4 Women’s participation in the workforce will surely go up further in the years to come, as education, job opportunities and progressive work practices like flexi-work catch on. It will also be supported by a much larger network of child-care centres around the island, with substantial subsidies for lower and middle-income families. I am sure we will also see a continued trend of more women taking up various leadership positions in the corporate world as well as in the community.
Evolving Roles of the Women’s Executive Committees (WECs)
5 The roles of WECs have also evolved through the decades to meet the needs of women in Singapore. The WECs have been enriching the lives of Singaporeans since their formation in 1967, in many ways: from encouraging women to acquire employable skills to engaging them in community activities and volunteerism. Today, our WECs provide opportunities for women to build networks of friends and contacts in the community. More importantly, they empower women, particularly those in the heartland, to identify and realise their potential.
6 At this point, I would like to introduce 80-year old Mdm Tan Heng Hua who is with us tonight. She is one of our WEC Pioneer Generation members. Mdm Tan has volunteered for the WEC for 25 years since joining the Ang Mo Kio WEC in 1989. A home-maker with 3 children, she did not participate in community activities before joining the WEC. After The WEC activities have enabled her to make new friends over the years. Mdm Tan has helped to organise classes, and has helped each year since 1994 to cook for some 300 seniors during the annual “Lunch with Seniors” organised by the Ang Mo Kio WEC. Up till today, she is still very much involved in WEC events. Many other WEC PG members are like Mdm Tan, and I thank them for contributing in one way or another to the community.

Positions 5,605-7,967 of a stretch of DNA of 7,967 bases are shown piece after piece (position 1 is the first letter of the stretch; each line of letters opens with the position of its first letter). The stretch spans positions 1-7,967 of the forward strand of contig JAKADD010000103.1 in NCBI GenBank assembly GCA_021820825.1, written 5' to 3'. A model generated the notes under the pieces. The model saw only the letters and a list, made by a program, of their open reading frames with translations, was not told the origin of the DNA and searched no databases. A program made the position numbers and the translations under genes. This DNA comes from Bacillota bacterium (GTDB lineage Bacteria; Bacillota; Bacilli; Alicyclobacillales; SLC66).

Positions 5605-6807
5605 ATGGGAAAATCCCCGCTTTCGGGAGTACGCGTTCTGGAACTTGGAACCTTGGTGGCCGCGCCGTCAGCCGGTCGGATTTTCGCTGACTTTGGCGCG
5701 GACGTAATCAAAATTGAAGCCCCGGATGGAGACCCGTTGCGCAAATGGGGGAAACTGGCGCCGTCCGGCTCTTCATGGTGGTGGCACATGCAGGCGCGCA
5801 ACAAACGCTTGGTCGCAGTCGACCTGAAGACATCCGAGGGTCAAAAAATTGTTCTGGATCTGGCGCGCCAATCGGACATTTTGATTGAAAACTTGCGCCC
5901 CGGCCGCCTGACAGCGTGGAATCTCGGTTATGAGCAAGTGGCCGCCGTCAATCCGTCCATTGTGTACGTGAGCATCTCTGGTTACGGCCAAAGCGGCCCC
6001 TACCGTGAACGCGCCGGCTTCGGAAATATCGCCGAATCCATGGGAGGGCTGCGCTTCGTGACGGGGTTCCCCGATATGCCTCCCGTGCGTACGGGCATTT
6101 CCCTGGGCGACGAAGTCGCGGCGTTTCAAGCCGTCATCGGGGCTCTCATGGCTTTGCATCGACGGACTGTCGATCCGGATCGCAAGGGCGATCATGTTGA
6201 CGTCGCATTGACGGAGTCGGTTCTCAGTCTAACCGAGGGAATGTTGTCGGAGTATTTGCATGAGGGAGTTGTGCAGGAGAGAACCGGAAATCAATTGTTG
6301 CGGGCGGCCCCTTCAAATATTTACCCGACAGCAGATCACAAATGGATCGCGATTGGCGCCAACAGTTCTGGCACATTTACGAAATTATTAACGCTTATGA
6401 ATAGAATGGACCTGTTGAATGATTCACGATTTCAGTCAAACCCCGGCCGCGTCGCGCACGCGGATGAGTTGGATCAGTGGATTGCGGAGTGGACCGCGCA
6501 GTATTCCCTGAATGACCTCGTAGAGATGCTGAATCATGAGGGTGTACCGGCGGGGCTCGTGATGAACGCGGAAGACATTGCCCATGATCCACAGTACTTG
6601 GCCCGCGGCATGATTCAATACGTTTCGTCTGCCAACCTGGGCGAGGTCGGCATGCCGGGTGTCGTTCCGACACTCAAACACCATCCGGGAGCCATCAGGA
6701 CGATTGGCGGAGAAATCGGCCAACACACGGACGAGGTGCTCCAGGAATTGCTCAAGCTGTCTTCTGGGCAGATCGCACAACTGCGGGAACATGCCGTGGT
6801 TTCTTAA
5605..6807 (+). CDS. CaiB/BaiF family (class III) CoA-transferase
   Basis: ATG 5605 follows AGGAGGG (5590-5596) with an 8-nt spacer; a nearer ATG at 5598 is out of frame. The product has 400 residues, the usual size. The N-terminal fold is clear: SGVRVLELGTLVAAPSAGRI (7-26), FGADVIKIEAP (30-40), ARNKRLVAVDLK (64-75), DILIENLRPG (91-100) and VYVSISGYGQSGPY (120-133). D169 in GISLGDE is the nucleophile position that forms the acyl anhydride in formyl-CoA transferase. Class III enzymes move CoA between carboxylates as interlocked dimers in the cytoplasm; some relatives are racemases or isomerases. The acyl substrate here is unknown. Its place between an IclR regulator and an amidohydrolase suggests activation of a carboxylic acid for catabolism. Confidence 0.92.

7 I am also happy to hear that the WECs have been empowering women through the collaboration with Citibank and Tsao Foundation for the Citi-Tsao Financial Education Programme for Women since 2012. About 480 women have been trained under this programme. By organising the programme at the CCs, the WECs are able to reach out to women in the heartlands, who can learn about growing their savings to be financially independent or to supplement the household income. Ms Ong Geok Eng is one of the graduates who benefited from the programme. Being unemployed previously, it helped her better understand how to grow her savings as well as provide options on how to start up her own business if she remained unemployed. Ms Ong is now working part-time. To share the benefits with other women in the community, Ms Ong has volunteered to be a trainer for the programme under WEC.
WEC Befriender Programme
8 The WEC Befriender Programme, which the WIN Council is launching this evening, is an excellent initiative. Our women grassroots leaders will be promoting awareness amongst Singaporeans about the various government schemes that benefit them, starting with the Pioneer Generation Package. Our WEC members are well placed to do this on the ground, as they are often in touch with residents, particularly, the women and elderly. WECs can easily reach out to them at their events or at markets or coffee shops. The WECs can also reach out to the PG through women in general, as they would often have PG members in their families.
9 To equip these WEC Befrienders to engage and explain various government schemes and in particular the Pioneer Generation Package, to Singaporeans, the WIN Council through PA will train our WEC Befrienders on communication and outreach skills, and help them to understand government policies and programmes.
10 The WECs are truly an integral part of our community life, playing an important role in helping and enhancing women’s l ives as well as the lives of their loved ones. I am confident that the good work and achievements of WECs will continue to grow from strength to strength.